A Brooklyn College alumnus began a campaign hoping to earn a position as a Brooklyn city councilmember and try his hand at city government.
If elected to city council, Jamell Henderson, 31, born in East Flatbush and resident of the NYCHA Kingsborough Houses in Crown Heights, will be representing District 41 – which covers Bedford-Stuyvesant, Brownsville, East Flatbush and Crown Heights.
Henderson received his bachelor’s degree in political science from Brooklyn College in 2015, before moving on to earn a master’s from Baruch in Public Administration and participated in the National Urban Fellows program, a program that introduces college graduates to public service and local government.
“I try to tell people that if you have the passion to serve because you are a person who has directly seen or witnessed what has been going on in your community, and you feel strong and confident that you can change that; then don’t ever be afraid to stand up and challenge the machine,” said Henderson. “People are looking for new, innovative leaders. They’re not looking for the same old, same old. They’re looking for people who have a mindset that’s independent. A person who puts the people first, instead of themselves.”
Recent acceptance to CUNY Graduate Center and in pursuit of a second master’s degree, this time in political science, is directly reflective of what Henderson’s priorities will be if elected to city council. Public education and public transparency within the community will be his mission.
“We are living in an environment right now where learning about society and everyday life, period, is a challenge, in that public schools are constantly being overlooked and down upon,” said Henderson. “It’s important that people in our community receive high quality education. It should not be that because you live in a particular area that you should receive top quality education; that should be across the board.”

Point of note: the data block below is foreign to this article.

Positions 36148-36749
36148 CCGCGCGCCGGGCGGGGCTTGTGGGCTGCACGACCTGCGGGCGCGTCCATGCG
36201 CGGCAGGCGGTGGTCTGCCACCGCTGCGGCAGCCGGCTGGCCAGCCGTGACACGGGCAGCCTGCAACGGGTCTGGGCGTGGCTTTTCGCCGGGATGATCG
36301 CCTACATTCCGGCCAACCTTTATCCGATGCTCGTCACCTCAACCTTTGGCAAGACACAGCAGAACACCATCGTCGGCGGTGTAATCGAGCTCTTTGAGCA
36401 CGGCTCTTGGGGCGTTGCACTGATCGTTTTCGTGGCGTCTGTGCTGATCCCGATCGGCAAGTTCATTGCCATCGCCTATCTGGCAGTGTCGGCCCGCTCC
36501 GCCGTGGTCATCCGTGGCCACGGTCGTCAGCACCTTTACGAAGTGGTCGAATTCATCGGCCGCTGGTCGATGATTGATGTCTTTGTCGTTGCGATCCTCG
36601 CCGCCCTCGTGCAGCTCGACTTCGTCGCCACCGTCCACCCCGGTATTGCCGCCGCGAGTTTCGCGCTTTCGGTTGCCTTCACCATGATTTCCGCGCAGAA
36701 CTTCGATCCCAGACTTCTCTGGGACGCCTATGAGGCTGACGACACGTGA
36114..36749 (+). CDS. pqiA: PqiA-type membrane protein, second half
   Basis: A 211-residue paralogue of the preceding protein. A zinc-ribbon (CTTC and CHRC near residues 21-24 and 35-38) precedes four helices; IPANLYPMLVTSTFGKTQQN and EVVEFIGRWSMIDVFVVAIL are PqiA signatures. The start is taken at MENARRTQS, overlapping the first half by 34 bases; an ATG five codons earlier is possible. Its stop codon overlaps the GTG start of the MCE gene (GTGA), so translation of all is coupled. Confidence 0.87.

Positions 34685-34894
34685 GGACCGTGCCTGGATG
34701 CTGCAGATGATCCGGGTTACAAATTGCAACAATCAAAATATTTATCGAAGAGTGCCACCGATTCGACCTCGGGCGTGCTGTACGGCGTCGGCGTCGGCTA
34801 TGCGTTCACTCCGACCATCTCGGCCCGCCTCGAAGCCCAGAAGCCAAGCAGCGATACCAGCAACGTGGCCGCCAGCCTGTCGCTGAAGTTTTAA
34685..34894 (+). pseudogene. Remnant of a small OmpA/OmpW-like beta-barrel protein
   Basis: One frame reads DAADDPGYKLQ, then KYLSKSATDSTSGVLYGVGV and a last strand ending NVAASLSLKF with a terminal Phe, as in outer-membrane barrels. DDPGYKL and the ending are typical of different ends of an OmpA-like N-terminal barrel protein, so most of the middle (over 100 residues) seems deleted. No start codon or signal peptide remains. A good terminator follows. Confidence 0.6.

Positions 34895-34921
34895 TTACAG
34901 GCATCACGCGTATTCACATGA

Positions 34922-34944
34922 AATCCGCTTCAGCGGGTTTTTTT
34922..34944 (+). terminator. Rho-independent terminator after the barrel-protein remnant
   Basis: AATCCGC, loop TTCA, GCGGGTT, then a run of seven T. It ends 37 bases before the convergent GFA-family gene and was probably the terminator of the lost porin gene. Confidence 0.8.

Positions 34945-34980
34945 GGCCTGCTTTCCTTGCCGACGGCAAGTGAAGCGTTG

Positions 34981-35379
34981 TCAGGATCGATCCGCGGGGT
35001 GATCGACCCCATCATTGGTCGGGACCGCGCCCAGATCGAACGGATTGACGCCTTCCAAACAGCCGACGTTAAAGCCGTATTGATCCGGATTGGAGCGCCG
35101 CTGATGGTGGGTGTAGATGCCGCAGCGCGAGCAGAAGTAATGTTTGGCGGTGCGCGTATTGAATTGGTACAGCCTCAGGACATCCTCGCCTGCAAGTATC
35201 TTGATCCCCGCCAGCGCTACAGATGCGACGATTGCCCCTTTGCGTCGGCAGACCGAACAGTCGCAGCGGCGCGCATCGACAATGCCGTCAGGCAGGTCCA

The decision to run for city council was solidified when Henderson watched President Obama’s final speech. As the former-president urged citizens that did not like what they experienced in their community to challenge their politicians, a passion sparked in Henderson to get involved.
Currently, Henderson is registered with the state and city board of elections and has accumulated a treasurer and campaign manager. As of right now, the focus is to diligently campaign until June, when it will be time to petition for a spot on the ballot and meet the requirement of 900 signatures from within his district. “Right now is just campaign-mode. It’s all about fundraising and visibility,” said Henderson.
One challenge facing city council candidates without prior political experience or mentoring is something Henderson refers to as the “wait your turn virus,” a treatment by fellow candidates that slightly demeans the inexperienced. In response, Henderson noted that this mentality “kills our communities because then it seems we don’t have a strong backbone. We don’t have the courage to stand up for issues that really affect everyday people.”
Henderson recalls a summer retreat in 2012, just after graduating from Borough of Manhattan Community College and before arriving at Brooklyn College, where he vowed that he would run for student government. Not long after, Henderson ran for CLAS president, losing by about 100 votes, but walked away with a “support system and new-found drive to challenge the status quo.”
He has credited himself to re-chartering the NAACP club at Brooklyn College, which was said to have been inactive for years, as well as served as president of the Caribbean Students Union, member of the Black and Latino Male Initiative and was selected for the 2014 CUNY Model Senate Program.
“Brooklyn is my family. And when that family recognizes someone in need, they really step up and step in to help out, from students to administration to faculty,” said Henderson. “You should never be afraid to follow your heart and follow your dreams because you never know who may support you and who may believe in you. We live in a society where we can’t be afraid.”
He continued, “And this college prepares us for that outside world. I often tell people: BMCC has my heart, but Brooklyn College has my soul. If it wasn’t for Brooklyn College, I wouldn’t be the person that I am right now and that’s the God’s honest truth.”
Elections for city council representatives will begin in September of this year.